I was wordlessly standing in the middle of Vietnam’s War Remnants Museum where vintage explosives were exposed; different kinds of guns were displayed; and atrocious photos were exhibited. A lot of tourists were walking around checking these photos, but the people were clammed up. Like me, they probably thought, the exhibit revealed that Vietnam had really been on a long and hard road before they became independent and its people should be proud of what their country has economically accomplished.
Looking back earlier that day, we started discovering the city from downtown Ho Chi Minh taking the loop from Ben Thanh Market to the Fine Arts Museum (Pho Duc Chinh St, entrance fee: 10K Dong) then we took a cab to the War Remnants Museum (Vo Va Tan St., entrance fee: 15k Dong), Reunification Palace (Nguyen Du St, entrance fee: 15K Dong) and passed Pham Ngu Lao and De Tham (the backpacker’s area) and finally the Notre Dame Cathedral on our way back to the night market in Ben Thanh.
The route was a walk through time, discovering a world where colours were more vivid, where the history was more compelling, the tastes more divine and life was lived in the fast lane. Millions of motorbikes throng their streets and crossing it had been a challenge. Everyone has scooters; the rich and the poor, chicks on skimpy dress and heels, big men on their vintage scooters, even old ladies on their colorful ones. When the traffic light turns green (or do traffic rules exist in Saigon? =) ) you’ll see yourself caught in the middle of swarming motorbikes and you wouldn’t have a choice but to take risk in every step you make. In other countries, small accidents could be a cause of heavy traffic because both parties would wait for the traffic enforcer to come and investigate on what happened. In Saigon, a point of a finger will do and everyone else around would not bother.
Wandering through its timeless alleys, or teeming markets, past ramshackle wooden shops selling silk and spices then forwarding into the future beneath sleek skyscrapers and huge malls was a walk down the memory lane. The ghost of the past lived on the churches, temples and government buildings. Vietnam’s energy was limitless. From the loud miserable cry during the Vietnam War to the zooming energetic noise of motorbikes this day, you would realize how far the country has grown.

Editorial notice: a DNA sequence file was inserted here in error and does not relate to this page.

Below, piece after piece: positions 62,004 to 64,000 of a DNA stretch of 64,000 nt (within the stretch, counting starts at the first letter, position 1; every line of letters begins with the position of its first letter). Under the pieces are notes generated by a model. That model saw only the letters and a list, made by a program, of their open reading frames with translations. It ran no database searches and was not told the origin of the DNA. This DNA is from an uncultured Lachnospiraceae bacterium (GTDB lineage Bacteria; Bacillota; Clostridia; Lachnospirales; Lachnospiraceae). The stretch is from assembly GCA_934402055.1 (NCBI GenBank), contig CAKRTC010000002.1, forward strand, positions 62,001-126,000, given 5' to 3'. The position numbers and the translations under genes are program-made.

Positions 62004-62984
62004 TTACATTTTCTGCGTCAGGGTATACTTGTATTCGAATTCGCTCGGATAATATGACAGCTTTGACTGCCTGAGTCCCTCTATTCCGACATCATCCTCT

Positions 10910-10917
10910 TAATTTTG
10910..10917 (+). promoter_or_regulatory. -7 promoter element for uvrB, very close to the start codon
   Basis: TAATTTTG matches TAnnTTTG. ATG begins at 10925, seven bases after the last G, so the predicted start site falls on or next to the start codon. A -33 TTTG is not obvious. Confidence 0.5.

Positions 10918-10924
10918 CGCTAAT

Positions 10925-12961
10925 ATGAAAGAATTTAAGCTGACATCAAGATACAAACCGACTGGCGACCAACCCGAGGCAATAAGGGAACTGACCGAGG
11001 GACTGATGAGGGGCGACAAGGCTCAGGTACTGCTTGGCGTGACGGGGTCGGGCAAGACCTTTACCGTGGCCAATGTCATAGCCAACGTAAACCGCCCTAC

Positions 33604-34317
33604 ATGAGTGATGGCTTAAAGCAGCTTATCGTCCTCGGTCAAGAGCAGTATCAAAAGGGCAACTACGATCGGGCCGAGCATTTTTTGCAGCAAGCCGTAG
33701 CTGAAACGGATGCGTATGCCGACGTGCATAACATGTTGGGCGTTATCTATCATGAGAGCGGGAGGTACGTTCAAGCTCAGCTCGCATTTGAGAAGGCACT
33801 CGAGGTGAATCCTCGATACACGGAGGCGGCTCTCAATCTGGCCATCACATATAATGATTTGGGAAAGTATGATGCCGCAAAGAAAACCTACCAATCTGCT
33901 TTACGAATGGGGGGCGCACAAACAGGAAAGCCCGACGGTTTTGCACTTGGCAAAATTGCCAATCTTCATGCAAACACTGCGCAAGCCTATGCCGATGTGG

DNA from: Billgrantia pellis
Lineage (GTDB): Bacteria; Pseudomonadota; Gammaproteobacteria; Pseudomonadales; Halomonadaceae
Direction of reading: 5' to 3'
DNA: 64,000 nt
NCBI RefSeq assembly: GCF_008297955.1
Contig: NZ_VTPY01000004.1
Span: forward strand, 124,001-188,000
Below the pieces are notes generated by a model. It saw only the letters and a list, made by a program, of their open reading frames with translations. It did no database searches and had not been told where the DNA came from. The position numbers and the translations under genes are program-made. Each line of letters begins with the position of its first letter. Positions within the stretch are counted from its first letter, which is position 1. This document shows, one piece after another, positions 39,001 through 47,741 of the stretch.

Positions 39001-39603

It’s cheap to travel in Vietnam. One can be a millionaire in an instant. In my almost 3 day stay there, I have only spent 67.00 US dollars and that’s equal to more than one million Dong.
ATMs and Money Changers – money changers at the airport are open 24 hours. ATMs and money changers are almost everywhere in Saigon. Just keep your cash safe from pickpockets and thieves. Most establishments accept dollars in Saigon.
Language Barrier – yes this could be a problem. Most Vietnamese do not speak and understand English. Sign language would be very helpful.
Map/Guide Books – you definitely would need this for your walking tour around the city.
Shopping and Bargaining – you can choose from posh malls to night markets. The Ben Thanh night market opens at 6pm and closes at 2am. When the seller gives you a price for a product (usually they can give 50% less from the original amount) and you walk, the seller would run after you and give you an even lesser amount. If you wouldn’t agree, they would say you’re their first customer and you should buy. Don’t believe that. Obviously, there were already some buyers on their store before you even came.
Food – you don’t have to spend much going in an expensive restaurant to try exotic Vietnamese food. You can buy these along the streets. What I always see is Banh Mi (13k Dong), the Vietnamese term for all kinds of bread. It looks like a baguette and they make a sandwich with grilled pork, shredded cilantro and daikon, chili sauce and Laughing Cow cheese. Aside from Banh Mi, other kinds of street food like Pho noodles (22k Dong), fruits and sticky rice desserts could also be part of your gastronomic adventure. The bittersweet invigorating taste of iced coffee in Highland Coffee (Ca Phe Sua Nong / iced coffee with milk 29K Dong) is a must-try. This has been my favorite coffee so far. Pho noodles, the most famous Vietnamese food can also be found anywhere in Saigon.
Accommodation – I was lucky as I have a Vietnamese friend who has offered his place to me and my friends for free. But if you’re looking for budget hotels/rooms, from the airport you can ask the driver to drop you off Pham Ngu Lao or De Tham St, knows as the backpackers area in Saigon.
Wi-fi – connection is available in coffee shops and restaurants.
Travel Agencies – if you’re planning to take package tours, Pham Ngu Lao and De Tham is filled with travel agencies that arranges tours, bus and plane transportation out of Saigon. We got our Mekong Tour for only 210K Dong or 8USD.
Dangers – while walking back to my friend’s house, I have seen a drive-by “cowboys” snatched a ladies cellphone as she was walking along the street. The other month, same scenario happened to my friend and her husband. A man snatched her sling bag and took off on a scooter. Worst thing was their passports, money and all documents were in that bag. As much as possible, use a backpack or a trusty sling bag. Taxi scam is also big in Vietnam. Make sure the taxi uses the meter and bring your map with you and check the streets you’re taking. They might be going round and round to make more money.